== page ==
no where in Rand Paul's speech does he call for a "path to citizenship," but that's how the AP decides to spin it.—
Erick Erickson (@EWErickson) March 19, 2013
On Monday, the Associated Press and BuzzFeed reported that Sen. Rand Paul would embrace a “path to citizenship” in his speech to the U.S. Hispanic Chamber of Commerce.
The title of BuzzFeed’s post: “Rand Paul will support a path to citizenship.”
Some Twitter users indicated “path to citizenship” was in quotes in BuzzFeed’s title before the inaccuracy was brought to the site’s attention. An itsy bitsy problem there:
Words that weren't directly in Paul's speech: "Pathway to citizenship."—
Kevin Robillard (@PoliticoKevin) March 19, 2013
The Washington Examiner’s Conn Carroll also notes that a “path to citizenship” wasn’t mentioned in Paul’s speech.
While the government should try enforcing existing laws before playing the amnesty game, as Carroll noted in January, there’s a difference between a path to citizenship and permanent noncitizen resident status.
So, Paul’s staffers deny that he endorses a pathway to citizenship and his speech didn’t mention such a pathway. Here’s a link to the full speech:
RedState’s Erick Erickson says he spoke with Paul and the AP and BuzzFeed were wrong.
But then there’s this:
And here’s what Paul said in November:
“I want to show what conservatives would or can accept,” he said in describing his plan. “If we assimilate those who are here, however they got here — don’t make it an easy path for citizenship. There would be an eventual path, but we don’t make anybody tomorrow a citizen who came here illegally. But if they’re willing to work, willing to pay taxes, I think we need to normalize those who are here.”
Paul said the “trade-off” would be “not to accept any new legal immigrants while we’re assimilating the ones who are here.” Asked if he is concerned about the ripple effect that could cause around the world, Paul said the details over which countries would be affected are still in the works.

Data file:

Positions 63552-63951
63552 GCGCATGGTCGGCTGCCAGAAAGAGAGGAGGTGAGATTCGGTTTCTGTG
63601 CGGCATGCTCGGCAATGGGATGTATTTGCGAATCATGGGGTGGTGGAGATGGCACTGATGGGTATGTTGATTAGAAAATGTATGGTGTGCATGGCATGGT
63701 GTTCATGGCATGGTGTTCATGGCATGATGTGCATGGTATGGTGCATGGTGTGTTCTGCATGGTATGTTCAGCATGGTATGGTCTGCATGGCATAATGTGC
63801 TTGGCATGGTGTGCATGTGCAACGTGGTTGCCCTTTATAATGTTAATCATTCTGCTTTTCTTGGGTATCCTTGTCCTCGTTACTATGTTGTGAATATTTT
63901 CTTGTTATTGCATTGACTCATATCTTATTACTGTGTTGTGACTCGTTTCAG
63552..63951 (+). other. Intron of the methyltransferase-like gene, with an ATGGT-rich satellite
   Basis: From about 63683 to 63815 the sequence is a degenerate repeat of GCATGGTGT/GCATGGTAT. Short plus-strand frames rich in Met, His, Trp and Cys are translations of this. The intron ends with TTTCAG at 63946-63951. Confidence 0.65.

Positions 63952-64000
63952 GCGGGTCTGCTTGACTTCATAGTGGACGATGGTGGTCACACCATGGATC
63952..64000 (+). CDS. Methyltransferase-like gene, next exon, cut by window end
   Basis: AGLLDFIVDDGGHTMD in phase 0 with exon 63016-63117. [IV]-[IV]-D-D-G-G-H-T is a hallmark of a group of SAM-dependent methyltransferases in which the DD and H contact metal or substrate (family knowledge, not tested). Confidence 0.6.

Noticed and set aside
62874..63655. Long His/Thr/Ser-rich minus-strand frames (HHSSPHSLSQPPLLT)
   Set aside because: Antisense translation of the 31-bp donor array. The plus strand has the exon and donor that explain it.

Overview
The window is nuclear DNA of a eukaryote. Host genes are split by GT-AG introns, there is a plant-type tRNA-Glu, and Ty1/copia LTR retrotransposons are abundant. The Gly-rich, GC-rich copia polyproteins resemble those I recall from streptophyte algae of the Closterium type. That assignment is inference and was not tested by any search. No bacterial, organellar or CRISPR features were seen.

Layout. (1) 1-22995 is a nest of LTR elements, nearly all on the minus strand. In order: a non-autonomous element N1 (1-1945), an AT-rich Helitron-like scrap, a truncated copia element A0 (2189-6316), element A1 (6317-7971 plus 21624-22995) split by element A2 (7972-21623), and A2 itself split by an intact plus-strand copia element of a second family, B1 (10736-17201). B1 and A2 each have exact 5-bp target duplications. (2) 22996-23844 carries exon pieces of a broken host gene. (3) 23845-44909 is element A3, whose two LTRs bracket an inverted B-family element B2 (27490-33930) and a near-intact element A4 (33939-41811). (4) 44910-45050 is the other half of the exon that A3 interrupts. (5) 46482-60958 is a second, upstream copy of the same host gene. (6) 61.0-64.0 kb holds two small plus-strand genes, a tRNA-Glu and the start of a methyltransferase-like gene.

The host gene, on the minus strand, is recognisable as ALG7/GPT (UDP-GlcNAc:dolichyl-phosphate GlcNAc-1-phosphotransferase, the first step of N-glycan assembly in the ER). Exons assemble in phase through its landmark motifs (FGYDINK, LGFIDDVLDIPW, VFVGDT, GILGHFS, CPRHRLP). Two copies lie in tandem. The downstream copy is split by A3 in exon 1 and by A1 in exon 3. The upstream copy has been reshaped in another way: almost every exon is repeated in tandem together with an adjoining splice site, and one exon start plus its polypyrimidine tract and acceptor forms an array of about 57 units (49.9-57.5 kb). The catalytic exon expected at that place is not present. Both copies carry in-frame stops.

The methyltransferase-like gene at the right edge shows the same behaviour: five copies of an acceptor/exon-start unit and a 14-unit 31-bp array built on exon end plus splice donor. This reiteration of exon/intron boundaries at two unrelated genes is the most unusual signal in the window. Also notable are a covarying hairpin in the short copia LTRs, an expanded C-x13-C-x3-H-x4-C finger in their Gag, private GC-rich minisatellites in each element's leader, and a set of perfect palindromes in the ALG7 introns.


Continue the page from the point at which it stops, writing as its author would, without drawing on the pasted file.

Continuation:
Here’s what Paul’s website currently states about immigration:
I do not support amnesty, I support legal immigration and recognize that the country has been enriched by those who seek the freedom to make a life for themselves. However, millions of illegal immigrants are crossing our border without our knowledge and causing a clear threat to our national security. I want to work in the Senate to secure our border immediately. In addition, I support the creation of a border fence and increased border patrol capabilities.
Immigrants should meet the current requirements, which should be enforced and updated. I realize that subsidizing something creates more of it, and do not think the taxpayer should be forced to pay for welfare, medical care and other expenses for illegal immigrants. Once the subsidies for illegal immigration are removed, the problem will likely become far less common.
I support local solutions to illegal immigration as protected by the 10th amendment. I support making English the official language of all documents and contracts.
Millions crossing our border without our knowledge constitutes a clear threat to our nation’s security. Instead of closing military bases at home and renting space in Europe, I am open to the construction of bases to protect our border.
Paul needs to make a statement to clarify his stance immediately.
Without using the phrase, Paul appeared to confirm to reporters that he does support a path to citizenship after a probationary period.
“You have an option to get in the line, and you get a work visa if you want to work,” Paul said when asked if he supports a path to citizenship.
Paul rejected the idea of deporting undocumented immigrants or immediately giving them citizenship. Instead, he argued for a probationary status.
“The solution doesn’t have to be amnesty or deportation — a middle ground might be called probation where those who came illegally become legal through a probationary period,” Paul said.
Paul also said his team is in talks with the Gang of 8, but it isn’t the “gang of eight plus one” … yet.
Byron York notes that Paul’s plan calls for border security, verified by Congress in an annual vote, before any path to citizenship is on the table.